AZ lawmakers approve changes to employer sanctions law

The Associated Press - April 29th, 2008

By JACQUES BILLEAUD Associated Press Writer

PHOENIX — The Arizona Legislature approved a proposal Monday aimed at correcting perceived flaws in a state law that prohibits employers from knowingly hiring illegal immigrants.

The proposed changes sprang from complaints by business groups that the law was unfair to employers whose operating licenses could be suspended or revoked for violations.

Business groups succeeded in getting the bill to narrow the employees to whom the law applies and to create protections for employers who make good-faith efforts to follow the rules. Even so, they don't think the state should have its own employer sanctions because they said cracking down on illegal hirings is the responsibility of the federal government.

"In terms of what the business community had to swallow to begin with, I think the clarifications that are in there are more than fair," said Ann Seiden, a spokeswoman for the Arizona Chamber of Commerce and Industry, one of several business groups that have sought to overturn the law.

The original law, which took effect in January, was intended to lessen the economic incentive for foreign workers to sneak into Arizona, the busiest illegal entry point along the nation's southern border. An estimated one in 10 workers in Arizona is an illegal immigrant.

The law requires the suspension or revocation of the business licenses of employers who knowingly hire illegal immigrants. Employers also were required to check the employment eligibility of their workers through a federal database.

The revisions proposal, which won final passage in a 22-4 vote by the Senate, is headed to Democratic Gov. Janet Napolitano, who has declined to say whether she would sign it into law.

The law had been criticized for being unclear about whether it applied to all employees on the payroll or those hired after the law took effect Jan. 1. The latest bill clarifies that the law applies only to workers hired in this and subsequent years.

Republican Sen. Ron Gould of Lake Havasu City, a supporter of the law, said the clarification prompted him to vote against the latest proposal, because when he helped negotiate the law last year, he believed it applied to all workers. "I don't think it needs fixing," Gould said. "I just want them to enforce the law."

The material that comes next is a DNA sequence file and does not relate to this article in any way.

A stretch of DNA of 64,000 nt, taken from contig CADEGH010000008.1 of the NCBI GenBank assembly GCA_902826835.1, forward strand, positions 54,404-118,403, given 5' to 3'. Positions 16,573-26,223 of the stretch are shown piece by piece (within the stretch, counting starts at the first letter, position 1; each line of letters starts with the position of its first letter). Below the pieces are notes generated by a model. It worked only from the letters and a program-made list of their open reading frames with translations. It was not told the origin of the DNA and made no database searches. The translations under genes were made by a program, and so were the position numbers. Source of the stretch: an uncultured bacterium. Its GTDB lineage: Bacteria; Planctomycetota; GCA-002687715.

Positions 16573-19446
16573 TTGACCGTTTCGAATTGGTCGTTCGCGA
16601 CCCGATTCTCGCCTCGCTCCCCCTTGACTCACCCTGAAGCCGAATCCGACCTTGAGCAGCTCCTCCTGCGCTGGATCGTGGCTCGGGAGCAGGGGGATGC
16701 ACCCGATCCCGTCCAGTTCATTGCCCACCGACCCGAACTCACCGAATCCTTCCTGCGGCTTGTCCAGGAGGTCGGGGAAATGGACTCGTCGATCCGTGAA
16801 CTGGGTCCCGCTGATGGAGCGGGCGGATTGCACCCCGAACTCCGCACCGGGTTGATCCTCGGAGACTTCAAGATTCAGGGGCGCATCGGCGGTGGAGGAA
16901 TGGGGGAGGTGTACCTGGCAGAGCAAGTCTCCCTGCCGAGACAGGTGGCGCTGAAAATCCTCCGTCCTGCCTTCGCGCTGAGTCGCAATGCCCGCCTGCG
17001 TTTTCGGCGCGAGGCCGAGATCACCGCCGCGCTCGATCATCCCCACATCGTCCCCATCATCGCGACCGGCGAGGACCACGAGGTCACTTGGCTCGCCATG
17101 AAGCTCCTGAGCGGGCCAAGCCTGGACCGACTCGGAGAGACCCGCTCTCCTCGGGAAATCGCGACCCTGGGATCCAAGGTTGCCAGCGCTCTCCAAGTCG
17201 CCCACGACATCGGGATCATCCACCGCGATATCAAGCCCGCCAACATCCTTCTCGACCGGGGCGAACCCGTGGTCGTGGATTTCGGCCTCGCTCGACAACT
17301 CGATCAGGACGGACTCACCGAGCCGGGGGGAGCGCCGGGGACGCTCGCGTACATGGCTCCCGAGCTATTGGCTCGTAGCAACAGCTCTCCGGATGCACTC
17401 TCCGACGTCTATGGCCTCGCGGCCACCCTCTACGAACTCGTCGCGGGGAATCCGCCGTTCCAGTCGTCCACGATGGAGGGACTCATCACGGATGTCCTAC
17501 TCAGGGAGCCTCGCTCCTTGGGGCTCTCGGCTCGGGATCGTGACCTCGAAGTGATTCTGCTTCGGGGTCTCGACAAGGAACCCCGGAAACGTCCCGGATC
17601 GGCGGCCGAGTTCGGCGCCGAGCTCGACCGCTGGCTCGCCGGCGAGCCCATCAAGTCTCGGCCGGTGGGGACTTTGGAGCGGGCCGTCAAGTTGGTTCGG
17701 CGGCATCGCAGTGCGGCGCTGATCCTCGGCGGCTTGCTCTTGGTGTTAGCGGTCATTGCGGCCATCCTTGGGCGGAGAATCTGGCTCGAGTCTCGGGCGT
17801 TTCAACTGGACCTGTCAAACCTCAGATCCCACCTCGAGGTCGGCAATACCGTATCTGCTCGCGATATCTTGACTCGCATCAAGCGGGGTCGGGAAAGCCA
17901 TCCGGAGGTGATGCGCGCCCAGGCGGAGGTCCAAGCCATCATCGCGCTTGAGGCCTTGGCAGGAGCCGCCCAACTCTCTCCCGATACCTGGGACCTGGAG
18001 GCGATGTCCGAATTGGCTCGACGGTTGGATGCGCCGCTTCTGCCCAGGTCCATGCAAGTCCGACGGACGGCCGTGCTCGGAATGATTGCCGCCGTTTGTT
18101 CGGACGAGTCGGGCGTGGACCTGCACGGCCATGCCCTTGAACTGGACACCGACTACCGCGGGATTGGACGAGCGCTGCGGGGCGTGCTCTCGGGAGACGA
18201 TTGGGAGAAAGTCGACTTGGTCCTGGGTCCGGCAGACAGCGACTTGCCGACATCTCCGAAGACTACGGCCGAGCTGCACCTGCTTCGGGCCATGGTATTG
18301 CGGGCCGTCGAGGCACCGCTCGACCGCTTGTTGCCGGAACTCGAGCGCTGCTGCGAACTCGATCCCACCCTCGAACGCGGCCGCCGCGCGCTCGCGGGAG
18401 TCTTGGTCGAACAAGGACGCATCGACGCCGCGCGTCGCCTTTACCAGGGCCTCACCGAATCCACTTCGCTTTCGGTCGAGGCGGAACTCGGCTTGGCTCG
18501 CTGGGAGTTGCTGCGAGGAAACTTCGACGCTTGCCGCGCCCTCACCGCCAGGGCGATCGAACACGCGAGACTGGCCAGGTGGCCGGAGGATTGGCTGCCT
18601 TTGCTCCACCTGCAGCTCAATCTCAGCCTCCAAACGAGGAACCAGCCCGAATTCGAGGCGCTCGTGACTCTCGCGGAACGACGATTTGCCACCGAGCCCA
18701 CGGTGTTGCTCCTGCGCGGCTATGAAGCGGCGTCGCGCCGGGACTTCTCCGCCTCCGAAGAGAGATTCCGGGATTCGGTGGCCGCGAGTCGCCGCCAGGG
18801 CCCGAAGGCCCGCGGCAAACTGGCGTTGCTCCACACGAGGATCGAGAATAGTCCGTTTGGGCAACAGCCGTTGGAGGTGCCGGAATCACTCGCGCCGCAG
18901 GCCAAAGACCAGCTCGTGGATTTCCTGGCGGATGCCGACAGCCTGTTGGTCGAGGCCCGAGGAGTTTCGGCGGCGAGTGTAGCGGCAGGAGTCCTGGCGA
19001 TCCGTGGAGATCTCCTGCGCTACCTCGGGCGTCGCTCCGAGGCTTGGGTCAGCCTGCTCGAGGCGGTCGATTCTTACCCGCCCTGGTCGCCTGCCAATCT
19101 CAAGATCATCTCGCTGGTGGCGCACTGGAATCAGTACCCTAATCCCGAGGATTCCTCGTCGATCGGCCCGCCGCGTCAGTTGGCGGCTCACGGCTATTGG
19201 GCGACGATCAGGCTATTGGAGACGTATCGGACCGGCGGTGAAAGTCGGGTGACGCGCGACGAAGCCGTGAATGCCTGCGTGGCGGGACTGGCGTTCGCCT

The bill also contained some provisions that were sought by advocates for tougher immigration enforcement.

The bill also would prohibit state and local government agencies from giving business licenses to people who don't provide proof that their presence in the country is lawful.

On one of their key gripes, business groups failed to get lawmakers to prohibit people from making anonymous complaints of illegal hiring. They argued that anonymous complaints would leave employers vulnerable to harassment from competitors or disgruntled workers.

Even so, the businesses succeeded in getting protections put in the bill for employers who make good-faith efforts to follow the law.

Under a voluntary compliance program created by the bill, workers who aren't verified through the database would have their Social Security numbers verified by the employer through the federal government. And participants would have to agree to provide prosecutors with documents showing employees were verified through the database or the Social Security checks.

The bill said participants wouldn't be in violation of the law if they acted in good faith in doing the verifications and providing the necessary records.

Republican Sen. Jack Harper of Surprise, who voted for making the changes to the law, said the bill also would close a major loophole by heading off possible attempts by some businesses to make end runs around the law.

Lawmakers were concerned that unscrupulous employers would insulate themselves by hiring subcontractors who then employ illegal immigrants. But under the latest bill, employers would violate the law if they used subcontractors who were known to employ illegal immigrants.

"There were just too many loopholes in last year's version," Harper said.

Another unanswered question from the original law was which locations of a given business would have their licenses suspended or revoked.

Under the bill, business license penalties would apply to the business location where an illegal immigrant worked. If the violation occurred elsewhere, the licenses subject to sanctions would be licenses at the employer's primary place of business.

"Some of the things we welcomed and some of the things were not things we would have put forward ourselves," said Farrell Quinlan, a spokesman for several groups that are challenging the law.